World Twenty20 2012 September 18, 2012

Big stage, big dreams


The Afghanistan team's growth will get a boost when they play their second major international tournament over the next few weeks. Their matches against Pakistan and Australia earlier this year drew a lot of interest among cricket fans despite the contrasting calibre of both teams. But away from the mystique attached to a cricket team from a troubled land, and the live television coverage, they are a team that is simply a work in progress at a competition to which they bring an unmistakable spirit.

Like other top Associate and Affiliate nations, Afghanistan's enthusiasm for the game hasn't been satiated by participation in the Intercontinental Cup and the World Cricket League Championships. After completing qualification for the Sri Lanka event, they were invited to take part in the Port-of-Spain Twenty20 tournament. They ended up as champions, winning $50,000 ahead of Bangladesh (playing as BCB XI), Barbados and the hosts Trinidad & Tobago. But these competitions are still a world away from the cauldron of the World Twenty20s where they have to get everything right against India and England, their group stage opponents.

As can be expected from a team that relies on raw skill, Afghanistan have plenty of batsmen who take the aerial route. Mohammad Shahzad will get things rolling alongside the young Javed Ahmadi. Karim Sadiq, captain Nawroz Mangal and Asghar Stanikzai make up the middle-order, with all three capable of attack. Mohammad Nabi is the star big-hitter and has been recently used up the order to further their attacking ambitions.

They missed fast bowler Hamid Hassan for eight months this year but his return as the team's leading bowler would help the likes of Dawlat Zadran and Izatullah Dawlatzai who carried the attack in the interim, with left-arm pacer Shapoor Zadran also helping out. Samiullah Shenwari's leg-breaks and the off-spin of Nabi bring variation but against the big hitters of England and India, the spinners' eight overs would be heavily tested.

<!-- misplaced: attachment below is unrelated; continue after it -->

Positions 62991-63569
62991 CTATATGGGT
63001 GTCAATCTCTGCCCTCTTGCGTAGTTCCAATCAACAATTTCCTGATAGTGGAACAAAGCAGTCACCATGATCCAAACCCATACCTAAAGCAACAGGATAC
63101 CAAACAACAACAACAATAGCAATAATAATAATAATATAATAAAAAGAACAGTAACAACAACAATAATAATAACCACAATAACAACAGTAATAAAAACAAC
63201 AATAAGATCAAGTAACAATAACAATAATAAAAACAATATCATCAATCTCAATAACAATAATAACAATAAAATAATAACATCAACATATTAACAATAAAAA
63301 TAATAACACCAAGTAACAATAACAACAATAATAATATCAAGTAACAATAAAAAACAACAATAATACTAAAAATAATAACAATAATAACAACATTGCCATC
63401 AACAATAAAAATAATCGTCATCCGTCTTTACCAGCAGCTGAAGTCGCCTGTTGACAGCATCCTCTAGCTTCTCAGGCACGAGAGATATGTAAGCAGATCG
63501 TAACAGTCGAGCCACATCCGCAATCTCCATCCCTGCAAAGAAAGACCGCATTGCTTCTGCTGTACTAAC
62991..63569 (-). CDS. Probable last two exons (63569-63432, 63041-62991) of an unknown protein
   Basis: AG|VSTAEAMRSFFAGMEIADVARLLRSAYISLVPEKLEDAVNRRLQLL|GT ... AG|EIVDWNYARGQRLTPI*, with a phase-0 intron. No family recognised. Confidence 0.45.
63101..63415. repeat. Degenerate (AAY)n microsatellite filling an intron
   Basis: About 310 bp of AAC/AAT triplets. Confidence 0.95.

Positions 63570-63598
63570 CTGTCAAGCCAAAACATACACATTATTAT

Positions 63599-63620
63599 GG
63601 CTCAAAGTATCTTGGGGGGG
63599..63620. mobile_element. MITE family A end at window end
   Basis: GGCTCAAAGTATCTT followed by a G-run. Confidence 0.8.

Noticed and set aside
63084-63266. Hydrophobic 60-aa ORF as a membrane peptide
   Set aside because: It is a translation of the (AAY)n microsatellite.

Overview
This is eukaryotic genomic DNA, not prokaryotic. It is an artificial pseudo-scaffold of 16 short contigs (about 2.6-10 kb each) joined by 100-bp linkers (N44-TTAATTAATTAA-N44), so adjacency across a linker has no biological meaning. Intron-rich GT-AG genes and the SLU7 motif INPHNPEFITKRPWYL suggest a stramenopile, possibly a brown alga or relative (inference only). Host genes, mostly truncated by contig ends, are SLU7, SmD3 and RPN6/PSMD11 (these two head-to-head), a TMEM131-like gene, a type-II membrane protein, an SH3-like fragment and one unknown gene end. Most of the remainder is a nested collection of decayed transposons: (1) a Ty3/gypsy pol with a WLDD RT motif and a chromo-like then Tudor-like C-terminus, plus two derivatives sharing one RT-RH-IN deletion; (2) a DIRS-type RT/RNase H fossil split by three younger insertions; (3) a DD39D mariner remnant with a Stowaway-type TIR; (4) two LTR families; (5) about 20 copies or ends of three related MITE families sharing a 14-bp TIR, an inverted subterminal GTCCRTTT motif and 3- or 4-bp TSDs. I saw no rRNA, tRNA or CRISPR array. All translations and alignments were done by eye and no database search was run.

Afghanistan should give their group A opponents, as strong as they maybe, reasons to worry. After all, England knows all too well what it's like to lose to one of the smaller teams in the opening game of this competition.

Key player

Mohammad Nabi can hit the ball out of a stadium, as Xavier Doherty would know so well. Despite the big-hitting ability, he is still regarded mainly as an offspinner. He has form on his side though, having won the Man-of-the-Series award in the Trinidad tournament. And if the four sixes against Australia is any evidence - three belted down the ground and one high over midwicket - he could be a threat to a few reputed bowlers.

Surprise package

Though Hassan would roar in with the new ball, with or without the head-band, as the team's most recognisable player, Mohammad Shahzad's aggressive start with the bat could make him the headliner. He is the team's leading scorer in ODIs and T20Is, with more than 1000 runs which includes three hundreds and six half-centuries. The 24-year-old Shahzad also doubles up as Afghanistan's wicketkeeper.


Afghanistan are still relatively an inexperienced side and are yet to get enough exposure at the highest level. They might have improved as a team, their batsman and bowlers have all the basic skills, but they lack the experience which other teams fall back on in times of distress.

World T20 history